Cal Anderson is a beautiful park. It’s got grassy knolls to sit on, sports fields, fountains, benches, trees, a playground . . . everything but a skatepark. In a city where I, at times, feel trapped and dulled by the asphalt, cement, and cars, it’s a wonderful place to go and relax. It soothes the soul.
And the fountains, did I mention the fountains?
I love water. Love, love, love it, and the fountains at Cal have plenty of it. Two big spacious pools full – one moving and energetic, one still and calm. I could sit by them for days . . . maybe shoot some pictures of them. Maybe at night.
The other day, though, the fountains were drained and dry.
The sun also happened to be out . . .
And I had my BMX with me and was meeting up with Greg.
Recently someone asked me why I love BMX so much and I suppose it’s because the BMX is a lens to see the world through. A way to interpret the landscape around you. A paintbrush with the whole world as your canvas. BMX is about seeing the terrain around you in terms of how you could ride your bike over it, on it, above it, off of it, and then actualizing that vision. If walking is a (boring) direct connection to the physical world, riding a BMX removes you one step. It’s easier to walk up a staircase than to ride a bike up it, but I’d rather do the latter. Riding around town looking for obstacles to ride puts your consciousness in a place where you are more aware of certain things that you wouldn’t notice otherwise.
And when an opportunity arises for you to ride something that is normally un-rideable, you pounce on it and have fun. Case in point: the Cal Anderson fountains. Usually they are filled with water . . . but when the water goes away, you’re left with a unique feature that you get to enjoy in a new way, even if just for one day.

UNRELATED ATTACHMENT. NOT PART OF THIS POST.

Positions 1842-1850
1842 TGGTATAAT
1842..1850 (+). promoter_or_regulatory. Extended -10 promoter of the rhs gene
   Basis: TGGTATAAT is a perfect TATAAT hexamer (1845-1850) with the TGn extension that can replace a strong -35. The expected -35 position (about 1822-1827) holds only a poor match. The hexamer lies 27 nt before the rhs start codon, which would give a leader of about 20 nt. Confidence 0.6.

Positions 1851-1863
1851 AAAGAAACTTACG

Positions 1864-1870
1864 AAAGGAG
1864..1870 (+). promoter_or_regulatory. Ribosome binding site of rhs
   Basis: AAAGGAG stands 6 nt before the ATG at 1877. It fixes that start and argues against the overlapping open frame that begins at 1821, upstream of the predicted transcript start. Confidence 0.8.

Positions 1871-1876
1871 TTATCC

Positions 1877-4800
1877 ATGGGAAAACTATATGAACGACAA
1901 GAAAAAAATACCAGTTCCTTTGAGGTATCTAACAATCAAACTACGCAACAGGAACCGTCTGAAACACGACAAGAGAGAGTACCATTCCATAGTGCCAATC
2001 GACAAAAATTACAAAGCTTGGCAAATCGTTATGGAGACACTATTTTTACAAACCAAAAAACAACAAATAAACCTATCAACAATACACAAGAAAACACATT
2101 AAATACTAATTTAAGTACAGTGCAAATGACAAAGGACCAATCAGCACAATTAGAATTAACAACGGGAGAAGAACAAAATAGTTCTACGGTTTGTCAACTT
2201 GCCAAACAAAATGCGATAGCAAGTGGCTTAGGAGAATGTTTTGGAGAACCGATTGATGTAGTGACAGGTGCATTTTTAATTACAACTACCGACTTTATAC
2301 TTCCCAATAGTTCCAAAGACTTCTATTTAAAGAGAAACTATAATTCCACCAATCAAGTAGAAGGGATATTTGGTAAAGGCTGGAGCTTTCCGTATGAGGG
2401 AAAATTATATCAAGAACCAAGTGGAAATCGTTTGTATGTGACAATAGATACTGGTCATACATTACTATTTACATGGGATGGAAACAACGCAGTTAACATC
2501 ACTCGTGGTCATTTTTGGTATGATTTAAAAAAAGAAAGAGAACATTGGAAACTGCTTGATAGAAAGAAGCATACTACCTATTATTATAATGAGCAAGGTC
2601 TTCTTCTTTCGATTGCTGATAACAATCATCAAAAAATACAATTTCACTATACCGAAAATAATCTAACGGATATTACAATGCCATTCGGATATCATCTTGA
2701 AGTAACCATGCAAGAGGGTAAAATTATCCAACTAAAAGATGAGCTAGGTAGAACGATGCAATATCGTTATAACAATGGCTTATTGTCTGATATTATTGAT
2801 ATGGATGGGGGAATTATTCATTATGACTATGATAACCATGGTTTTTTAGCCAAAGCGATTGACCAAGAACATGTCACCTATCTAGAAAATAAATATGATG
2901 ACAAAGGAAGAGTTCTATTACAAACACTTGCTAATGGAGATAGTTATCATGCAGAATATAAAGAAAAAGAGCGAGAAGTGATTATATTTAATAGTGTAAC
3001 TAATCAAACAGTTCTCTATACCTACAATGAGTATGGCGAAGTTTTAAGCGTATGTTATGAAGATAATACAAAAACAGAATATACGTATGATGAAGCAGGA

Having mainly shot still-life before, this was tricky and challenging in a couple of ways. First, there was the pressure that I put on myself to get good shots in the fountain. I wasn’t sure if the fountains were going to be dry again anytime soon, so I really wanted to make the best of the opportunity that I had on my hands. Second, BMX looks really good on video and in sequence shots, where the viewer can fully appreciate the difficulty and amplitude of a move or trick, but my camera doesn’t do either. Trying to freeze the action at a moment where it both looks good and conveys (at lease in part) what is going on is tough and can be pretty hit or miss. Lastly, I just didn’t really know how to shoot action shots and so it was sort of me learning as I shot. This also added to the pressure because, even though Greg is a really good rider, no one can do the same trick over and over and have it look the exact same . . . Greg’s riding was sort of like a beautiful “this-won’t-ever-happen-again-in-the-same-way-with-the-same-lighting” photo challenge that actually worked out pretty well.
Eventually I wound up putting down the camera and riding too.